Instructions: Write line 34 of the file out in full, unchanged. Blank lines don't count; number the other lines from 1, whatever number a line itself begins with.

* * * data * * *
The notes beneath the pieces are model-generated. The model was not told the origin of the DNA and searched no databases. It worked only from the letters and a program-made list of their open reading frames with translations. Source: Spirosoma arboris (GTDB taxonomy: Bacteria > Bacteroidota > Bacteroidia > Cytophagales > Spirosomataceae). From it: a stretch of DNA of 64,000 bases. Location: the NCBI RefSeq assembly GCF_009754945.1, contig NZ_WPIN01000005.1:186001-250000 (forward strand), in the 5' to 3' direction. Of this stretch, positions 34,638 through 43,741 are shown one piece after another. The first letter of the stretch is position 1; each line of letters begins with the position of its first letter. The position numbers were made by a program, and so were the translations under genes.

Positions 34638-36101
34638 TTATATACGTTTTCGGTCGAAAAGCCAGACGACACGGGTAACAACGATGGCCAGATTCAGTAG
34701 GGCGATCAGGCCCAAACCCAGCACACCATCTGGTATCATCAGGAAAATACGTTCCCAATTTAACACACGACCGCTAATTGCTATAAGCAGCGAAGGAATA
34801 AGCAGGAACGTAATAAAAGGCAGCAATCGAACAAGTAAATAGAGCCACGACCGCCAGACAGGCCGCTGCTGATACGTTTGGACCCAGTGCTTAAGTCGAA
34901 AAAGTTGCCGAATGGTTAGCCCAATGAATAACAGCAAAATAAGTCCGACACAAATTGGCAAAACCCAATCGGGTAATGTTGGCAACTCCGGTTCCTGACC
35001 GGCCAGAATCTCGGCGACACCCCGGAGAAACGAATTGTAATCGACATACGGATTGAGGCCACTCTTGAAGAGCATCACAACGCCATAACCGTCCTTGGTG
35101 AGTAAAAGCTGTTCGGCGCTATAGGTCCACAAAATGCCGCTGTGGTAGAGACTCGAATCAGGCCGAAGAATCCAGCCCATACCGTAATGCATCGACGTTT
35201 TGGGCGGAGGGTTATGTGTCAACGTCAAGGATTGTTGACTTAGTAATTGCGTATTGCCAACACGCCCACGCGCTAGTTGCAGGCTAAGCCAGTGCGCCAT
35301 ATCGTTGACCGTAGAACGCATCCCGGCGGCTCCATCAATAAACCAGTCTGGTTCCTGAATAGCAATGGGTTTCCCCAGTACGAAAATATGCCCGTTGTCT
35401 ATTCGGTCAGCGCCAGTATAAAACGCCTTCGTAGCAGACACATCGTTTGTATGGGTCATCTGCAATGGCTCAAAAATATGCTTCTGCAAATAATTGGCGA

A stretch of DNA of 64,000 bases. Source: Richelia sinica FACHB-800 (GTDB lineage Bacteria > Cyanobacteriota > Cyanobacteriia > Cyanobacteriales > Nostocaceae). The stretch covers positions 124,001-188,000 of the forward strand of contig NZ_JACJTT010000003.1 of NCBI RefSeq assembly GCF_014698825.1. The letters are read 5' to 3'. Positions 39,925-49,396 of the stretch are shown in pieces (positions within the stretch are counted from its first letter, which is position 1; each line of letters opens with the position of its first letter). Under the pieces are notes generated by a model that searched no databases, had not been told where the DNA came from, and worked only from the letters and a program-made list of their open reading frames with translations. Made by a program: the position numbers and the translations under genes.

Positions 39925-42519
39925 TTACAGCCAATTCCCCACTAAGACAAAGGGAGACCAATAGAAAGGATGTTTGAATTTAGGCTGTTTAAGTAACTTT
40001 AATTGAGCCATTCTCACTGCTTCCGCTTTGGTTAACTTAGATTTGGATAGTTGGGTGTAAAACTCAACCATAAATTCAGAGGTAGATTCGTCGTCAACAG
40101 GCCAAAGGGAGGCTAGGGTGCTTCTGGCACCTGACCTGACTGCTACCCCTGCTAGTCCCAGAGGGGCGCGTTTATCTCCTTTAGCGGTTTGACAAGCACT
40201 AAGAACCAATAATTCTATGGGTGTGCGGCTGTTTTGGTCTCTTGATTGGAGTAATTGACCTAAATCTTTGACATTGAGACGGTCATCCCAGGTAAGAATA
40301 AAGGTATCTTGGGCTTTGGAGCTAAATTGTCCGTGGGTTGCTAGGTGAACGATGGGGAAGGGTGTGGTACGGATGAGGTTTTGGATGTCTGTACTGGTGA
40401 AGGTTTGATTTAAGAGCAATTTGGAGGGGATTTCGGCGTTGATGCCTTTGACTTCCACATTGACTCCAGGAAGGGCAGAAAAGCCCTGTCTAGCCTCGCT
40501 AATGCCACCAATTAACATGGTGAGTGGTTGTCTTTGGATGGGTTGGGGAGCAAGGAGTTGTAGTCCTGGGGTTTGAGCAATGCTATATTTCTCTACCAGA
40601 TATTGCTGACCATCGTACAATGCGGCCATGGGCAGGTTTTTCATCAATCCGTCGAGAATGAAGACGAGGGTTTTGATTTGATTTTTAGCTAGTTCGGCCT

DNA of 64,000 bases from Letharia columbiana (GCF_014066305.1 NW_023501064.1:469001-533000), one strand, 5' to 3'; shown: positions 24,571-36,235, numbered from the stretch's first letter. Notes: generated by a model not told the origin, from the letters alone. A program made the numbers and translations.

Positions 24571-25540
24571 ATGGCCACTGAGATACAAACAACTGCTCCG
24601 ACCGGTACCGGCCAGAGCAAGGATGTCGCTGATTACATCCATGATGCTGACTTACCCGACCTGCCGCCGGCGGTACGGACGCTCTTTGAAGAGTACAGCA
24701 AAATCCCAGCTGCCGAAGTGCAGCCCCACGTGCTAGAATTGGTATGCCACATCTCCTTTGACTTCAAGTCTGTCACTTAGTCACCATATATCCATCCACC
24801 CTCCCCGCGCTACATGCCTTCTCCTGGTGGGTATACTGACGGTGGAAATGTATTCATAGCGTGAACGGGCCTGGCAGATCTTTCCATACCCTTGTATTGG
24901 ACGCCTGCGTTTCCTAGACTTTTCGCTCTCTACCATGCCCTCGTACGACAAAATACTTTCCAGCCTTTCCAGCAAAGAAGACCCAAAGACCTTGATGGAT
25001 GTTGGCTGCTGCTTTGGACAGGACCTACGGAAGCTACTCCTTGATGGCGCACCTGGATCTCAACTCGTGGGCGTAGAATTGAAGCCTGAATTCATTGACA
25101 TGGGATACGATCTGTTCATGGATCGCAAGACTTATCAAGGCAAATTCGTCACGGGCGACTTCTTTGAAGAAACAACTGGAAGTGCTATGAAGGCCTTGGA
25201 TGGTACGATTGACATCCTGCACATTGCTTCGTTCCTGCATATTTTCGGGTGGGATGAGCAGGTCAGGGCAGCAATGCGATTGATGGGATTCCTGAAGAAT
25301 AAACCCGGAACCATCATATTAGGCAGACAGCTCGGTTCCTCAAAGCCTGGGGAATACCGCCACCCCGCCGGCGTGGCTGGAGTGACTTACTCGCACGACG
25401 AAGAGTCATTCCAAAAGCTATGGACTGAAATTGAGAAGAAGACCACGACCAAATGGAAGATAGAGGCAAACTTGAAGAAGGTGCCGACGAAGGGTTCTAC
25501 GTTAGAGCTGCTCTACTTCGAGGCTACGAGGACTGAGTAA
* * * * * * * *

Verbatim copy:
25501 GTTAGAGCTGCTCTACTTCGAGGCTACGAGGACTGAGTAA